Instagram’s Right to Sell a User’s Photo Without Permission

Instagram is the now popular free photo-sharing service bought by Facebook for around a billion dollars in April, having over 100 million registered users since Facebook’s acquisition. Confusion, anger and displeasure dominated the internet community with Facebook’s decision to update Instagram’s terms of service and privacy policy which were taken in the context of Facebook retaining the right to use publicly posted Instagram photos for any purpose it deems fit. This is according to the new terms of service posted by Facebook on December 17, 2012.

The new and updated terms and privacy policy will be introduced and be effective on January 16, 2013. The updated terms posted insinuated that Facebook/Instagram has the right to sell the Instagram photos without the need for permission from the owners of the photos. Worse, any revenue generated from such sale will not be shared with the Instagram photo owners.

The Monday post generated enough ire from Facebook and Instagram users, not understanding why such new policies will be implemented without regard for the users’ say on the matter. The issue took an instant, violent reactions to surface on the web as irate Instagram users criticize the new terms and policy.

The heat created by such reactions to the new terms elicited an immediate response from Instagram co-founder Kevin Systrom who clarified the policy and made it clear on December 18, 2012 that Instagram will not sell user photos without their permission, pointing to the wordings used in the new terms of service as to be blamed for the confusion.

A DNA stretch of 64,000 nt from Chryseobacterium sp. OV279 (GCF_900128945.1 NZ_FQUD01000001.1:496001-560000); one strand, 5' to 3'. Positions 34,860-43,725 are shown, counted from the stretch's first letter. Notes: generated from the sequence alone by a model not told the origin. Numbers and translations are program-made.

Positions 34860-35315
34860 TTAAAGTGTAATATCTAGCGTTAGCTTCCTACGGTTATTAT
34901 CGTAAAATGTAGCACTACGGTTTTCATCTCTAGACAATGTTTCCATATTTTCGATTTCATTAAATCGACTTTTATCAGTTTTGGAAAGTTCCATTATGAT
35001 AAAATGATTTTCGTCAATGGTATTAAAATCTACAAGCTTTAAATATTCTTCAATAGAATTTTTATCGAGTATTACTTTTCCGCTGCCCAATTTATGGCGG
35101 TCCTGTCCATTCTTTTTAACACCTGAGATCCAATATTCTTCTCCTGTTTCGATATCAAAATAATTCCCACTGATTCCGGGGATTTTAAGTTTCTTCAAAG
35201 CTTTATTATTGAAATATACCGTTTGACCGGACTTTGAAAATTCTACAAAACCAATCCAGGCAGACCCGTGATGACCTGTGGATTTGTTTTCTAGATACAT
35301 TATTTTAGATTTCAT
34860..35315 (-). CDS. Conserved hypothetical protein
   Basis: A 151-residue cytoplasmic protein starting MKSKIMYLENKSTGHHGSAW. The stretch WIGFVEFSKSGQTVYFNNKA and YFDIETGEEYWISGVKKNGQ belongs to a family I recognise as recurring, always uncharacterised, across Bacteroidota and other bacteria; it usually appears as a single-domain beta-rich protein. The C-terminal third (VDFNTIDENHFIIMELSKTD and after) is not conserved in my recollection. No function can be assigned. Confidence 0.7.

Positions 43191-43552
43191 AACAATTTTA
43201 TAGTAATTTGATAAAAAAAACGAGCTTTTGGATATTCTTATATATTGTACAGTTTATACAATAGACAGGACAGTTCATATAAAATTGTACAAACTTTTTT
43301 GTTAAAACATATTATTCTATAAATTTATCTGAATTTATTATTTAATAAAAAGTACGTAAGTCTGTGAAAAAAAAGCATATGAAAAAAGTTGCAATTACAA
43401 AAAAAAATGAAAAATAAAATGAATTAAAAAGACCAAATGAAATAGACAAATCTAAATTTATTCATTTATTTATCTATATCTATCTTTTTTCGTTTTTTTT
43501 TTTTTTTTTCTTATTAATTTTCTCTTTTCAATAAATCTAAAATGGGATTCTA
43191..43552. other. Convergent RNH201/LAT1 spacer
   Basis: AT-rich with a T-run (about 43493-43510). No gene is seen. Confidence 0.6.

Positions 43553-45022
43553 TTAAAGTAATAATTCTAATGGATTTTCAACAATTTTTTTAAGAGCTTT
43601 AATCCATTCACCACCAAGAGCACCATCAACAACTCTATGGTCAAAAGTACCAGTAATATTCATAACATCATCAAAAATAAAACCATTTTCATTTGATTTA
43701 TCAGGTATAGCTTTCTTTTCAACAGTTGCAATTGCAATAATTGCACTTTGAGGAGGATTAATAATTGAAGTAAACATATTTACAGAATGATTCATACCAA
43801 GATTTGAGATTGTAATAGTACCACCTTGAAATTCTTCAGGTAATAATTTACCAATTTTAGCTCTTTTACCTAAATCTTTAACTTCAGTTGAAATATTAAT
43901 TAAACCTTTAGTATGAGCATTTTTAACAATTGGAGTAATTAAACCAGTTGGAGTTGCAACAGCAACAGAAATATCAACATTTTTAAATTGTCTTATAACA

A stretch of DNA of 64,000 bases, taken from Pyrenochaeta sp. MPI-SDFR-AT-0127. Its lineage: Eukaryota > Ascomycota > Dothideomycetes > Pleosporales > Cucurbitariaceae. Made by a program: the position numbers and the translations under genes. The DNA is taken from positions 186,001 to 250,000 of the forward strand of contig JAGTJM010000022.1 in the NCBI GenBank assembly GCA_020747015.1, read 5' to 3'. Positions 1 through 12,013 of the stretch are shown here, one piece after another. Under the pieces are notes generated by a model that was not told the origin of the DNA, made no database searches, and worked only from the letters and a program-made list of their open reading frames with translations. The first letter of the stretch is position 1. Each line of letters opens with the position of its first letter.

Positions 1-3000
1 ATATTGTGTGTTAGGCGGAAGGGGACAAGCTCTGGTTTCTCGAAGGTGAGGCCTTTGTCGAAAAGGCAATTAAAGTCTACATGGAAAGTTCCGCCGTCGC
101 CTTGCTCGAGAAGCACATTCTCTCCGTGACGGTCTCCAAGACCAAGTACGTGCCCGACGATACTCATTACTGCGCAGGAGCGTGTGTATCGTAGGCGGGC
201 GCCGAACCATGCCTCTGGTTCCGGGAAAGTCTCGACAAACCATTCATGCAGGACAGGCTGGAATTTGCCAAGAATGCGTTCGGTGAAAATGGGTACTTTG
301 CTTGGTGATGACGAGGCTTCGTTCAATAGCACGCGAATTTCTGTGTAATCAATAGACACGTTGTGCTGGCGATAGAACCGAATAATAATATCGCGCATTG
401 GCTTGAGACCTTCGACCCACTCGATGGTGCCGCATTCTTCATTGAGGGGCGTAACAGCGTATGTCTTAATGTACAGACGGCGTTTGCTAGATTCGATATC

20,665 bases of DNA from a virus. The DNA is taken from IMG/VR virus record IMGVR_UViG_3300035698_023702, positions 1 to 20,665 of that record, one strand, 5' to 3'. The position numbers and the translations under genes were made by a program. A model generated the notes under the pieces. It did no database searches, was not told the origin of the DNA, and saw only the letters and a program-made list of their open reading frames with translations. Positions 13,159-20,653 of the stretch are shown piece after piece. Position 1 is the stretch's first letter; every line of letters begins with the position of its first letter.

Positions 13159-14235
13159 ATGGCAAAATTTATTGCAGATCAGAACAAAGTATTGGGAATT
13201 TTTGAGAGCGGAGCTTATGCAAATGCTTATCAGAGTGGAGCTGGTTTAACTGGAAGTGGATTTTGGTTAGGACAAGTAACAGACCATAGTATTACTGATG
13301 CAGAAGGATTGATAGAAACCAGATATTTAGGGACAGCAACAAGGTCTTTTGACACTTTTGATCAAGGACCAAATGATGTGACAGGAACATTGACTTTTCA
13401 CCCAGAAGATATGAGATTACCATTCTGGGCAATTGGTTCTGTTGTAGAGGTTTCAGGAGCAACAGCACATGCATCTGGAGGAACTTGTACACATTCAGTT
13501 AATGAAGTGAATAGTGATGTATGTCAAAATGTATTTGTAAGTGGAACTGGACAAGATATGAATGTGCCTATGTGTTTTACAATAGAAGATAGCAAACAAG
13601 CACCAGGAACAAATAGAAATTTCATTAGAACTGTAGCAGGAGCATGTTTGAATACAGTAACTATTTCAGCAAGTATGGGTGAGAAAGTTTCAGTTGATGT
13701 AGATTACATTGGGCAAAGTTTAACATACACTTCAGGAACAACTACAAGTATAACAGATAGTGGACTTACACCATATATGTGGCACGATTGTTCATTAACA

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The Instagram co-founder explained that the reason for updating the terms of service was to communicate to the users about Instagram’s plan to experiment with innovative advertising which was wrongly interpreted by many.Systrom explained that the update was brought about by an “advertising scheme on Instagram that might include promoted posts, and in order to help make a relevant promotion, it would be helpful to see which of the people you follow also follow the business.” In such case, it will be inevitable to see some of the data posted, like the actions taken and the profile photo, show up in the ads.

As a matter of clarification, Systrom made it clear that Instagram has no intention of selling the user’s photos. Where the language in the terms of service caused the confusion, Systrom informed the public that the same language will be removed to fix the mistake and eliminate the confusion.

Systrom continued by stressing that Instagram users own their photos and that Instagram wants its users to feel comfortable sharing photos and that will be respected. In conclusion Systrom confirmed that privacy settings will remain intact as the public is advised to check the new updated terms that will remove the confusing wordings and clear up any misunderstanding of Instagram’s real intention.


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